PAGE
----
“When you work with the communities you bring social inclusion, when you include fragile communities in the work you create labour for them. I think this is important.”

The Brazilian designers introduced a “water” theme to the project, but have encouraged the town camp artists to interpret that how they wish.

“Humberto was looking at the Amazon River and the waterways of Central Australia and really what is the shared dialogue across these places,” said McEoin.

Art centre a ‘safe place’ for community

Large balls of brightly coloured wool tumble across the tables of the art centre. The Yarrenyty Altere Artists of Larapinta Valley Town Camp have been busy embroidering 40 panels with careful needlework to create waterholes, falling rain and windmills in their vibrant designs.

The art centre provides more than just a creative space for the town camp residents; set up in 2000 as a response to chronic social issues in the town camp, it’s played an important role in rebuilding strength in the community and creating economic opportunities.

“It’s a place where people can come in, sit around or just play with their kids,” said artist Marlene Rubuntja.

“It is a safe place for people, we care what problems we have, we sort things out.”

Marlene says the project has been a great opportunity to demonstrate both the strength of their art and the community.

“And doing this big thing, the world can see, I’m so proud of myself, what I’m doing in my life and to show my grandchildren I’m strong.”

Taking Central Australian creativity to the world

Winner of the 2017 Australian Furniture Design Award, Alice Springs-based designer Elliat Rich is responsible for managing the project in Central Australia.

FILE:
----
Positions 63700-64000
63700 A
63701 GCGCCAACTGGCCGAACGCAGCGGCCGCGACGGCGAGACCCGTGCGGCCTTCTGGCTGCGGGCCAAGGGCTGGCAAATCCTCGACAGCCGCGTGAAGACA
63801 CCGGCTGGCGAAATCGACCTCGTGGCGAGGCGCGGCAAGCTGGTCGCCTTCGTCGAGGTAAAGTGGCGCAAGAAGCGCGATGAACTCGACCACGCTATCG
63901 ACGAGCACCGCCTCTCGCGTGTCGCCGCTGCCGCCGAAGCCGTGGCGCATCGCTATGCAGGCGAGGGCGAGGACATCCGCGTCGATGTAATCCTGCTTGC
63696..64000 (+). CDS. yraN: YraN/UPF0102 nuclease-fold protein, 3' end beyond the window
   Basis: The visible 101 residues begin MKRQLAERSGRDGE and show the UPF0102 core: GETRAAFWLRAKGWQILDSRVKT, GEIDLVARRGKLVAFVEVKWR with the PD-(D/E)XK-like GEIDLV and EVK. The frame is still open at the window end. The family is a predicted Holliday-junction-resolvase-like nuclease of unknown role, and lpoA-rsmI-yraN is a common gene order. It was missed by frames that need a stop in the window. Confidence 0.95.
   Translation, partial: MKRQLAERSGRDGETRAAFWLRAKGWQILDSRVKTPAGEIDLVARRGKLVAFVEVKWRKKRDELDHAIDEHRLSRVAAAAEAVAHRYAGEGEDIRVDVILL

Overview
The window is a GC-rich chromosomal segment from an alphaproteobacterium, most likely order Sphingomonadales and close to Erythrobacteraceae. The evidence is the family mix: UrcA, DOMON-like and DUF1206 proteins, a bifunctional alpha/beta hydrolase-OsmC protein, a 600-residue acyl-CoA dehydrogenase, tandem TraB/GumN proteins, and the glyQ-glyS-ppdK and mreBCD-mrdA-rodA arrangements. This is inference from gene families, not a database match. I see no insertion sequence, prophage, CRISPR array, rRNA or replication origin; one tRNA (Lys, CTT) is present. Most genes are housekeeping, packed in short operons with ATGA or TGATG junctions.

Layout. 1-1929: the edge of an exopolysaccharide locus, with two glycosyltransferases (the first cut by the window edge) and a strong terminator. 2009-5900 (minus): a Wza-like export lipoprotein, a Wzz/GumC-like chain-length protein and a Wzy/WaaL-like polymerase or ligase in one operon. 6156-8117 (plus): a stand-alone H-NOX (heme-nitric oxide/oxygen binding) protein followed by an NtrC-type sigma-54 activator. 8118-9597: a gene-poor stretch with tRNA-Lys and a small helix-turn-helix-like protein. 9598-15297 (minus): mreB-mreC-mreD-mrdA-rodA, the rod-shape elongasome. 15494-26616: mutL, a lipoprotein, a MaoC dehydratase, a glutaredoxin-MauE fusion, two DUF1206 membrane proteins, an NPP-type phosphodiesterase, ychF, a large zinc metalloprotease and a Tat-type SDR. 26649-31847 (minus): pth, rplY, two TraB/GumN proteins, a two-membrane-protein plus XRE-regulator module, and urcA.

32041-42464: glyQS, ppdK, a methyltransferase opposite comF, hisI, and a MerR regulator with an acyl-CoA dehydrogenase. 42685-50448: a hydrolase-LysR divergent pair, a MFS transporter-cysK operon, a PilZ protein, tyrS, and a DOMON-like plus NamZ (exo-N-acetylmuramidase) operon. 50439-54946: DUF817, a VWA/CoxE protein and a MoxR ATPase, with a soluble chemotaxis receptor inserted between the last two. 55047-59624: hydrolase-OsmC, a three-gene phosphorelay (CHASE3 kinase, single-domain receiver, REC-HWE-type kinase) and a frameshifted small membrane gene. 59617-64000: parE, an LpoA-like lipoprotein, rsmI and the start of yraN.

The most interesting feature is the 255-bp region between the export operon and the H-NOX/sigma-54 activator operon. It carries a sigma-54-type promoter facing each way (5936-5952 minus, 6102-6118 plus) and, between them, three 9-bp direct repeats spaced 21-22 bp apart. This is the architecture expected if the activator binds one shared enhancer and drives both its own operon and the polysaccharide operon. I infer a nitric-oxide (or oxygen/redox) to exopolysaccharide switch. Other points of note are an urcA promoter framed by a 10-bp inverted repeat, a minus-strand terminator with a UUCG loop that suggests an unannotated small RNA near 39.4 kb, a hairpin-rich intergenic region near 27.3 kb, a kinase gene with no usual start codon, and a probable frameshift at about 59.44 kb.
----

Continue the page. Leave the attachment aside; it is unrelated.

“What makes me really excited about this project is bringing other artists and makers into this fantastic opportunity,” she said.

“Working with Studio Campana is an honour for me, but equally it is working with the artists from Yarrenyty Arltere.

“It feels great to really build on the amazing creative strengths of Central Australia and deliver that to the world.”

Ms Rich runs a studio-cum-workshop with partner and bespoke shoemaker James Young.

He and his team are tasked with upholstering over a kilometre of fabric that provides the canvas for the artists to embroider.

“I’ve approached this upholstery work as a shoemaker,” he said.

“There’s a lot with regards to the upholstery work … that speaks directly to lasting leather over the ‘last’, which is the form a pair of shoes is made on.”

Men of steel

Sparks fly at the Centre for Appropriate Technology (CAT) where a team more familiar with making hot water tanks are welding together a surprisingly ornate but gigantic steel structure.

Traditionally this not-for-profit company that employs Indigenous people has focused on remote communities, but a cut in Government funding has led the organisation to diversify, taking up work in Alice Springs.

CAT and Elliat Rich have had previous success working together, producing the Anerle-aneme chair (which means “sit a little while” in the local Arrernte language), which featured at the 2016 Venice Architecture Biennale.

With the dome almost complete, all that’s left is to pack it up and ship it to Melbourne in the next few weeks ahead of the exhibition opening in December.

Workshop Manager Aaron Bolger says it’s been a process of trial and error, but he’s enjoyed the current challenge.

“I’m just a basic boilermaker … so to come out here and be given the opportunity to work with people with such high profiles in different industries, it’s great,” he said.

Topics: contemporary-art, visual-art, art-and-design, indigenous-aboriginal-and-torres-strait-islander, alice-springs-0870, nt, melbourne-3000, vic